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humble employment, he set up as a teacher of rhetoric, and met with brilliant success. His society was much sought after on account of his agreeable manners and intellectual qualities; but his passion for uttering bons mots ruined all his prospects, Augustus, it seems, had appointed him his historiographer, and extended his favour to him in a marked degree, until, offended by a witty speech of Timagenes, he forbade him his presence. In the resentment of the moment, Timagenes burned the history which he had composed of the reign of Augustus, and retired to Tusculum, where he enjoyed the patronage and protection of Asinius Pollio. In this retreat he wrote a History of Alexander and his successors, entitled trepi Baat?éov (“Of Kings”). This work formed one of the principal sources whence Quintus Curtius drew the materials of his historical romance. Timagenes, after this, fixed his residence at the very extremity of the empire, in Drapanum, a city of Osrhoene, where he ended his days. It is on account of his residence in this part of the East that some authors give him the epithet of “the Syrian.” Besides his History of Alexander, Timagenes also published a work on the Gauls, which is cited by Ammianus Marcellinus and Plutarch. (Bonamy, Recherches sur l'historien Timagene. Mem. de l'Acad. des Inscr., &c., vol. 13, p. 35.) Vossius distinguishes between Timagenes the Alexandrean and Timagenes the Syrian, but in this he is wrong. (Schöll, Hist. Lit. Gr, vol. 4, p. 75.) Tix ANThes, I. a painter, said by Eustathius (ad ll, 24, 163) to have been a native of Sicyon, but by Quintilian (2, 13), of Cythnus. He was a contemporary of Zeuxis and Parrhasius (Plin., 35, 9, 36), and must, consequently, have lived about Olymp. 96. The most important passage relating to him is in Pliny (35, 10, 36).--Timanthes has not been so much brought forward in the annals of art as Zeuxis and Parrhasius; but, as far as we have means given us of judging, he was, at least, inferior to neither in genius. He seems to have thrown a large share of intellect and thought into his productions. He appears to have been unequalled both in ingenuity and feeling, of which we have some remarkable examples. One of these was displayed in the picture on the noble subject of the sacrifice of Iphigenia, in which he represented the tender and beautiful virgin standing before the altar awaiting her doom, and surrounded by her afflicted relatives. All these last he depicted as moved by various degrees of sorrow, and grief seemed to have reached its utmost expression in the face of Menelaus; but that of Agamemnon was left; and the painter, heightening the interest of the piece by a sorbearance of judgment, often erroneously regarded as a confession of the inadequacy of his art, covered the head of the father with his mantle, and left his agony to the imagination of the spectators.—In Fuseli's Lecture on Ancient Art, this painting of Timanthes is made the subject of a full and very able criticism, in the course •of which he dissents expressly from the opinion of Sir Joshua Reynolds, who agreed with M. Falconet in regarding the circumstance of the mantle-enveloped face of Agamemnon as little better than a mere trick on the part of the artist, The remarks of Fuseli, in answer to this and similar animadversions, are worthy ef being quoted: “Neither the French nor the English critic appears to me to have comprehended the real motive of Timanthes; they ascribe to impotence what was the forbearance of judgment. Timanthes felt like a father; he did not hide the face of Agamemnon because it was beyond the power of his art, nor because it was beyond the possibility, but because it was beyond the dignity of expression; because the inspiring feature of paternal affection at that moment, and the action which, of necessity, must have accompanied it, would either have destroyed the grandeur of the character so the solemnity of the scene, or sub134.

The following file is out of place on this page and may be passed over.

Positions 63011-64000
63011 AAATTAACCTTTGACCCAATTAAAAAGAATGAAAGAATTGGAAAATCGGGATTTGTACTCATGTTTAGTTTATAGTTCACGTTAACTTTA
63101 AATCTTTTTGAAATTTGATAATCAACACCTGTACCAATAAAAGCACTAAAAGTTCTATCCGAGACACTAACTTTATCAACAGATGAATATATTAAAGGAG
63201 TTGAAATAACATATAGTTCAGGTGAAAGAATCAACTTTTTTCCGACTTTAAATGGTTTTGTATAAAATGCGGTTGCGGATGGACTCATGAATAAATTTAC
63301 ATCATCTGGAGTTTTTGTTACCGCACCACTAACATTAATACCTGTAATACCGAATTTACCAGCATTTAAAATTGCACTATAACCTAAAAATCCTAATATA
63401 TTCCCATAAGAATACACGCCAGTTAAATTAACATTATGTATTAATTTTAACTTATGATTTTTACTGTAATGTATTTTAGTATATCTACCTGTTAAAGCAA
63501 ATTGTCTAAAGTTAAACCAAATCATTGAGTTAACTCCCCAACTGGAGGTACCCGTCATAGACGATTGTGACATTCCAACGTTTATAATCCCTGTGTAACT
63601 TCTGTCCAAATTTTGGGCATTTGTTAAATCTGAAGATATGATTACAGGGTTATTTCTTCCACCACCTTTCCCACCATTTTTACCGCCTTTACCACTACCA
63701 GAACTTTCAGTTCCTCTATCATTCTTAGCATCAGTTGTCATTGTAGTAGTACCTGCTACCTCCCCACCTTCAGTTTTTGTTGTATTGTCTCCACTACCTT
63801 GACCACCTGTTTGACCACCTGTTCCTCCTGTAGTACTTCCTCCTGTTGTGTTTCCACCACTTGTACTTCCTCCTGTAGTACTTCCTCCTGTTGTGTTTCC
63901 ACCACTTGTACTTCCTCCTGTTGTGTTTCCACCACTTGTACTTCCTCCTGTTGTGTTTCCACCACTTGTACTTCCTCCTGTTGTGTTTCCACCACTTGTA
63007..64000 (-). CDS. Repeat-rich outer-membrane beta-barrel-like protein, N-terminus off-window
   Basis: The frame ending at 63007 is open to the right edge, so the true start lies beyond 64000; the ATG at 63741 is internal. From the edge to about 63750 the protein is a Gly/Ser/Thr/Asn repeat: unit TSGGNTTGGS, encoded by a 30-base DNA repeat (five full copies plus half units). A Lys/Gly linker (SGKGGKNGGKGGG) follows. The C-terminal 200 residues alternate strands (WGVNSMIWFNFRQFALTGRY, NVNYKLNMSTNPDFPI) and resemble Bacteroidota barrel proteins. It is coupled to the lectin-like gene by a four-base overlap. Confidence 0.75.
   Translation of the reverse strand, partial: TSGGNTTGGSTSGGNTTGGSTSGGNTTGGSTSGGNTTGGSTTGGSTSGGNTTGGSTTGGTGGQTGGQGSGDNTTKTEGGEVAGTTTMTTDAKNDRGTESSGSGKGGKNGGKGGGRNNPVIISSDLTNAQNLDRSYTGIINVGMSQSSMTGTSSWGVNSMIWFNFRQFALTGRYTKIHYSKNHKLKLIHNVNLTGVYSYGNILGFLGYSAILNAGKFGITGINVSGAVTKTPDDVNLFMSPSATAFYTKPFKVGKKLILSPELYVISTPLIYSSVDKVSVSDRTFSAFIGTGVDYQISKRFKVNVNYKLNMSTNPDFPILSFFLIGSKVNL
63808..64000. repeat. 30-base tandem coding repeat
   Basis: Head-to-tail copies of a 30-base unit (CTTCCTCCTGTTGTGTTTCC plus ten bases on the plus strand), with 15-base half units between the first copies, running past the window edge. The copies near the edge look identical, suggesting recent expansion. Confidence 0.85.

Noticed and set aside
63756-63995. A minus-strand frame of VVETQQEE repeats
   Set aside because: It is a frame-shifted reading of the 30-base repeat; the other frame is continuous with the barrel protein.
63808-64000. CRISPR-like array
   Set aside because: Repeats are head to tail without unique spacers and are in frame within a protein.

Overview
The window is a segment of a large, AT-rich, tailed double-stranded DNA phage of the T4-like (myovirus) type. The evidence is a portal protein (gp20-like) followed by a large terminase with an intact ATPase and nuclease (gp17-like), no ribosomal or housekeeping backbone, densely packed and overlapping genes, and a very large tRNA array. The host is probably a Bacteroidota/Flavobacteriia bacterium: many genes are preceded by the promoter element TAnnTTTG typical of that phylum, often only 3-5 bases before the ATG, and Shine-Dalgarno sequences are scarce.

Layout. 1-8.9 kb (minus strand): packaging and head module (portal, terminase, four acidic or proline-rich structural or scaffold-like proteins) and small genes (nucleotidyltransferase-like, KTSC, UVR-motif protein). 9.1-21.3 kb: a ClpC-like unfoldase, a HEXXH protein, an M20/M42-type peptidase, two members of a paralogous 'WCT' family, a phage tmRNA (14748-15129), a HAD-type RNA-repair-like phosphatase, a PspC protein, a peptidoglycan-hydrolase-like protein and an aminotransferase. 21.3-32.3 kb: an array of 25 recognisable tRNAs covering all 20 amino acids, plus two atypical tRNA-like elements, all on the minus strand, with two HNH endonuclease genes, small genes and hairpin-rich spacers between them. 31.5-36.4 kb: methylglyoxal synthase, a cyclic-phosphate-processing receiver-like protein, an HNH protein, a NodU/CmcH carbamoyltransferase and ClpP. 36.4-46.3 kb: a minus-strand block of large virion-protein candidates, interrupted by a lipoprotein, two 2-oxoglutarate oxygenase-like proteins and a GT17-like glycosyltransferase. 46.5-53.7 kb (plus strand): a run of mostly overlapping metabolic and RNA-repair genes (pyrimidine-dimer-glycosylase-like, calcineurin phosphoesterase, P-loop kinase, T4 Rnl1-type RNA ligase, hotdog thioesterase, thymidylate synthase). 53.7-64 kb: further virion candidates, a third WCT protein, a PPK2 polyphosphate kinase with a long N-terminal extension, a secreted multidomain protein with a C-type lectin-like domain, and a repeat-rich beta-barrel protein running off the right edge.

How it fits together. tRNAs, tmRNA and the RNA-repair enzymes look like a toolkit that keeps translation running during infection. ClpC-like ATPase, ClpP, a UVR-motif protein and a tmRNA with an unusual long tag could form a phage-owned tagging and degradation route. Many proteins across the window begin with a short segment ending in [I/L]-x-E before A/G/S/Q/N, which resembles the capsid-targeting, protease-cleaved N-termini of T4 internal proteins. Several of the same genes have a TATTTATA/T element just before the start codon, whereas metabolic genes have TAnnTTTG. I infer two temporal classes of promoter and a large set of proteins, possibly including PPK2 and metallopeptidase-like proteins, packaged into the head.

jected the painter, with the majority of his judges, to the imputation of insensibility. He must either have represented him in tears, or convulsed at the flash of the uplifted steel, forgetting the chief in the father, and in that state of stupefaction which levels all features and deadens expression. He might, indeed, have chosen a fourth mode; he might have exhibited him fainting and palsied in the arms of his attendants, and, by this confusion of male and female character, merited the applause of every theatre in Paris. But Timanthes had too true a sense of nature to expose a father's feelings or to tear a passion to rags; nor had the Greeks yet learned of Rome to steel i. face. If he made Agamemnon bear his calamity as a man, he made him also feel it as a man. It became the leader of Greece to sanction the ceremony with his presence; it did not become the father to see the daughter be. neath the dagger's point: the same nature that threw a real mantle over the face of Timoleon, when he as: sisted at the punishment of his brother, taught Timanthes to throw an imagimary one over the face of Ago. memnon; neither height nor depth, but propriety of expression, was his aim.” (Fuseli, Lecture on Anc. Art.—Works, vol. 2, p. 49.)—This celebrated piece was painted, as Quintilian informs us, in contest with Colotes of Teos, a painter and sculptor from the school of Phidias, and it was crowned with victory at the rival exhibition. (Quintil., 2, 13. – Cic, Orat, 22, § 74—Eustath., l.c.)—On another occasion, having painted a sleeping Cyclops in an exceedingly small compass, yet wishing to convey the idea of his gigan. tic size, he introduced a group of Satyrs, measuring his thumb with a thyrsus. A deep meaning was to be discovered in every work of his pencil; yet the tendency to expression and significant delineation did not detract from the beauty of the forms which he cre. ated; for his figure of a prince was so perfect in its proportion and so majestic in its air, that it appeals to have reached the utmost height of the ideal. This picture was preserved in the temple of Peace at Rome. (Encyclop. Metropol, div. 2, vol. 1, p. 407–Sills, Dict. Art., s. v.)—II. A painter, who flourished in the age of Aratus, and made a picture representing the battle between this general and the AEtolians, near Pellene. (Plut., Wit. Arat, c. 32—Sillig, Dict. Art, s. 1.) TIMīvus, a celebrated stream of Italy, in the tem. tory of Venetia, northeast of Aquileia, and .. into the Hadriatic. Few streams have been more celebro ted in antiquity or more sung by the poets than to Timavus. Its numerous sources, its lake and subor ranean passage, which have been the theme of the Latin muse from Virgil to Claudian and Ausonius aro now so little known, that their existence has even been questioned, and ascribed to poetical invento It has, however, been well ascertained, that the namo of Timao is still preserved by some springs who rise near S. Giovano di Carso and the castle of Duino, and form a river, which, after a course of little mo" than a mile, falls into the Hadriatic. The number of these sources seems to vary according to the differ. ence of the seasons, which circumstance will account for the various statements made by ancient writers” specting them. Strabo, who appears to derive his in: formation from Polybius, reckoned seven, all of which, with the exception of one, were salt. According to Posidonius, the river really rose in the mountain’,” some distance from the sea, and disappeared under ground for the space of fourteen miles, when it so forth again near the sea at the springs above men”. ed. (Strabo, 215. Pliny, 2, 106.) This occo; seems also verified by actual observation. (Cro Anc. Italy, vol. 1, p. 130.) - - TiMoléon, a Corinthian of noble birth and it: guished ability as a warrior and statesman. His brother Timophanes having, partly by popularity and puty